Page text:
The following users thanked this post: Oscar Luster, Michelle Louring, PsychThrillGirl

Max

Re: How do you tell your readers you're going wide?
« Reply #6 on: October 02, 2018, 02:12:48 AM »
My personal rule is not to discuss writer business (tactics) with my readers. Plus, bless their hearts, they have a horse in this race. And it's not the same horse as mine.

Not knowing the genre, I'm assuming you're going wide because your pages-income isn't where you want it to be?

When I took my main pen name wide, I started with the oldest, first book. I didn't permafree it until I had 3-4 books wide, because, well, there was no reason to, since a free book wide is pointless if they don't have other books to read after they get hooked on that one. Disclosure: I had more than twenty books out in a series before I went wide. I was doing well in KU, well enough, five figure months and all that, but I didn't like the notion of all my eggs being in one basket.I participated in a box set that was wide in order to garner an audience, and of course I applied for a Bookbub. I'd had three or four before I was wide, and probably another half dozen since going wide.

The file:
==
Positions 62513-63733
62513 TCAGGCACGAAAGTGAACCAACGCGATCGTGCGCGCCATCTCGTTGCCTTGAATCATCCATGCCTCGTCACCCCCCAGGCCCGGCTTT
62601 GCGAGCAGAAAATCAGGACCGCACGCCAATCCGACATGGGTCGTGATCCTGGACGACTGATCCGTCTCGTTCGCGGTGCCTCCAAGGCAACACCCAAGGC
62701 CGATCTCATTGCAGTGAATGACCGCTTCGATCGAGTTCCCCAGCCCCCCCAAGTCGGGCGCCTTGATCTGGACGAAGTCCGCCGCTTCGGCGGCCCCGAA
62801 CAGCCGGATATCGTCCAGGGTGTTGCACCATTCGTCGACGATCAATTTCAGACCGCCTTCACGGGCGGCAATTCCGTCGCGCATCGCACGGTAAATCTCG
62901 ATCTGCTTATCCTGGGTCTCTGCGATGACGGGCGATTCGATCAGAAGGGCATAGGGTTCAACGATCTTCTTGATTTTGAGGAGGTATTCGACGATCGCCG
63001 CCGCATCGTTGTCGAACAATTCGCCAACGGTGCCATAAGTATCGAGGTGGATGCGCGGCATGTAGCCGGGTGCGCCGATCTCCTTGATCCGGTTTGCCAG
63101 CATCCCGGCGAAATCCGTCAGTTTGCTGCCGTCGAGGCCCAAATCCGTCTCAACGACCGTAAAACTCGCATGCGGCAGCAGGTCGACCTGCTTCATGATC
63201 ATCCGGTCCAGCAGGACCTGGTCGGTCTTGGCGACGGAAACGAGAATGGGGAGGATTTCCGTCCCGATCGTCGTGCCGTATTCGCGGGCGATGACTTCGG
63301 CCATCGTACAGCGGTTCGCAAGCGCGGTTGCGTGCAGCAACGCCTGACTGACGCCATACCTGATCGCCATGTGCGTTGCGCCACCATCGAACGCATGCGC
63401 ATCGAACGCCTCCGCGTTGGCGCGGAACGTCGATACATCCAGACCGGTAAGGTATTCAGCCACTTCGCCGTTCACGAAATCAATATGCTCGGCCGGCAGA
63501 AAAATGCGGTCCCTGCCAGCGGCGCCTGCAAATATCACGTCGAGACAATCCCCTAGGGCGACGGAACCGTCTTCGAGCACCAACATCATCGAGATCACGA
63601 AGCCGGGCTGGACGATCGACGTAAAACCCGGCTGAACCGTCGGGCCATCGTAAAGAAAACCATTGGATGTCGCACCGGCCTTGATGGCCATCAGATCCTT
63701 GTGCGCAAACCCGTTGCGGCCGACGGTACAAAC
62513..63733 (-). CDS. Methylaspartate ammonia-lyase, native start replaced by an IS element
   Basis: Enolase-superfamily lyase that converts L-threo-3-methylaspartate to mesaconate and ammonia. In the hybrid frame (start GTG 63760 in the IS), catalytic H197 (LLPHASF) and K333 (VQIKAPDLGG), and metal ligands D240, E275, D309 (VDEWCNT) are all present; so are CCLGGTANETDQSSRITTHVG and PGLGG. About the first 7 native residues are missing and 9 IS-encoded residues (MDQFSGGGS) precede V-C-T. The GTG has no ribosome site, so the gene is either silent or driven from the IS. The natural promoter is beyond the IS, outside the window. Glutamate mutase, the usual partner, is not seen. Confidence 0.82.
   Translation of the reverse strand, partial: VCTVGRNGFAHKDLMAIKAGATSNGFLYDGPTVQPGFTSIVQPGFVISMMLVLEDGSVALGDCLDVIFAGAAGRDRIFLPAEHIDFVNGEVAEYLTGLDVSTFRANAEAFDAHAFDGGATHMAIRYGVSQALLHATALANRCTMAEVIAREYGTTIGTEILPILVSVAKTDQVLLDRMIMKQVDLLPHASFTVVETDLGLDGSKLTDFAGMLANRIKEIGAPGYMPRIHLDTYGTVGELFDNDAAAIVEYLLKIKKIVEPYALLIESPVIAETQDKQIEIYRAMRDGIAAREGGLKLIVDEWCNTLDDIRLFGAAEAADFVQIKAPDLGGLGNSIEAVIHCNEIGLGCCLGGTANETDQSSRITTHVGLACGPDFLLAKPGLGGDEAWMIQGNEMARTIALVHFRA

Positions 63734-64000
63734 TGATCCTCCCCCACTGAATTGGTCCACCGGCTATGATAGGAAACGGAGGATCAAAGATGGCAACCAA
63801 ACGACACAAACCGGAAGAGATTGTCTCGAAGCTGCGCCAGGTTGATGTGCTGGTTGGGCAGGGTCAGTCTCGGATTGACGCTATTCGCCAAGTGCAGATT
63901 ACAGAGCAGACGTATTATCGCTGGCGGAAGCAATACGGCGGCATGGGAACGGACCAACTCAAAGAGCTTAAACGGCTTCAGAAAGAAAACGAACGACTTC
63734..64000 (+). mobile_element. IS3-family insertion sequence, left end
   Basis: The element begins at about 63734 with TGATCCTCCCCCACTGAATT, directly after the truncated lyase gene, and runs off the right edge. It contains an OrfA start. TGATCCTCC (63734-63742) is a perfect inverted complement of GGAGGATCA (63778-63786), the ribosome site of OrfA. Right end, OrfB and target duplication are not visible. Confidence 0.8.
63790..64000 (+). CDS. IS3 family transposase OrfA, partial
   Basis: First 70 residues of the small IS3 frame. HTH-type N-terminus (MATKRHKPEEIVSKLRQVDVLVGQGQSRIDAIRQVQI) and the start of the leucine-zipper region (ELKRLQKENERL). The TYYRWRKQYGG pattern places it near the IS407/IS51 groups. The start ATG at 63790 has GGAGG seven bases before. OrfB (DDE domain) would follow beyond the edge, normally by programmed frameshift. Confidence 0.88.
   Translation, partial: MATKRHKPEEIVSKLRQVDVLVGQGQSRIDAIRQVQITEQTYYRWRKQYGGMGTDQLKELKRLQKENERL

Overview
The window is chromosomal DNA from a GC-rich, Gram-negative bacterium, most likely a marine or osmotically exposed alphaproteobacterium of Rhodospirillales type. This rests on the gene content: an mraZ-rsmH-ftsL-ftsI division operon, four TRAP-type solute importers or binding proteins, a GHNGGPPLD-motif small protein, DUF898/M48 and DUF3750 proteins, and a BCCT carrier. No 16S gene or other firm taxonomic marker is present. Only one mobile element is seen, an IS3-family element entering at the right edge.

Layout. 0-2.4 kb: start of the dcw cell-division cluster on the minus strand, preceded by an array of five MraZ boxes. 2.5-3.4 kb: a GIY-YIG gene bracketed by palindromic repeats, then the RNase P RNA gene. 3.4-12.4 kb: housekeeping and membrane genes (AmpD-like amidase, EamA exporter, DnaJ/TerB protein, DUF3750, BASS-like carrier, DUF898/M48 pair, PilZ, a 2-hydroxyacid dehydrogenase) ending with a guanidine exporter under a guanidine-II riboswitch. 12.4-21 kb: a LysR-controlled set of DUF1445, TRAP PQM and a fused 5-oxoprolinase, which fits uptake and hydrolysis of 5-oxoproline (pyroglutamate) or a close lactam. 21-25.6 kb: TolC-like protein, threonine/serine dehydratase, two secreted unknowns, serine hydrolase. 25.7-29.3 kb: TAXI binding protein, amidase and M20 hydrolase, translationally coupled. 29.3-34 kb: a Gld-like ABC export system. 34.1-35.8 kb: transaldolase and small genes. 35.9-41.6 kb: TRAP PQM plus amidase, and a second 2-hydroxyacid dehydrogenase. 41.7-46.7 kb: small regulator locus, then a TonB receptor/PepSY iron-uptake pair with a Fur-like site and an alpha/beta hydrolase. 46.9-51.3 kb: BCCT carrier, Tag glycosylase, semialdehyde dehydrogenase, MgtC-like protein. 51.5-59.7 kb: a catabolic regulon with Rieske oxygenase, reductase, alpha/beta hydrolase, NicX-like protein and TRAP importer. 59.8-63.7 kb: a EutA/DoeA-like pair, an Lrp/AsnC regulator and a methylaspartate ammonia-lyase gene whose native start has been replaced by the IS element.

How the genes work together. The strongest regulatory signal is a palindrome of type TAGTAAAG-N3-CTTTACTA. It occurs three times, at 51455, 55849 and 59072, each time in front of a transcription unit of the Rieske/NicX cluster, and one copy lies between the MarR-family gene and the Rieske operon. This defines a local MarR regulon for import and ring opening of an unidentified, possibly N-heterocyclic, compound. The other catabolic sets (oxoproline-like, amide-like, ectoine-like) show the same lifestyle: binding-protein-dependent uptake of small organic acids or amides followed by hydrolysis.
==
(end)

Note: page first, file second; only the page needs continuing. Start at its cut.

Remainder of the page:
Wow. I think I gave you more than you asked for. I'm tempted to backspace and delete, but won't. For now.
 
The following users thanked this post: WasAnn, Oscar Luster, DrewMcGunn, PsychThrillGirl

WasAnn

Re: How do you tell your readers you're going wide?
« Reply #7 on: October 02, 2018, 02:16:21 AM »
As someone who is considering stepping out of KU and venturing into the wild open spaces of "The Wide" for the first time, I have a strategy question along the same lines as the OP.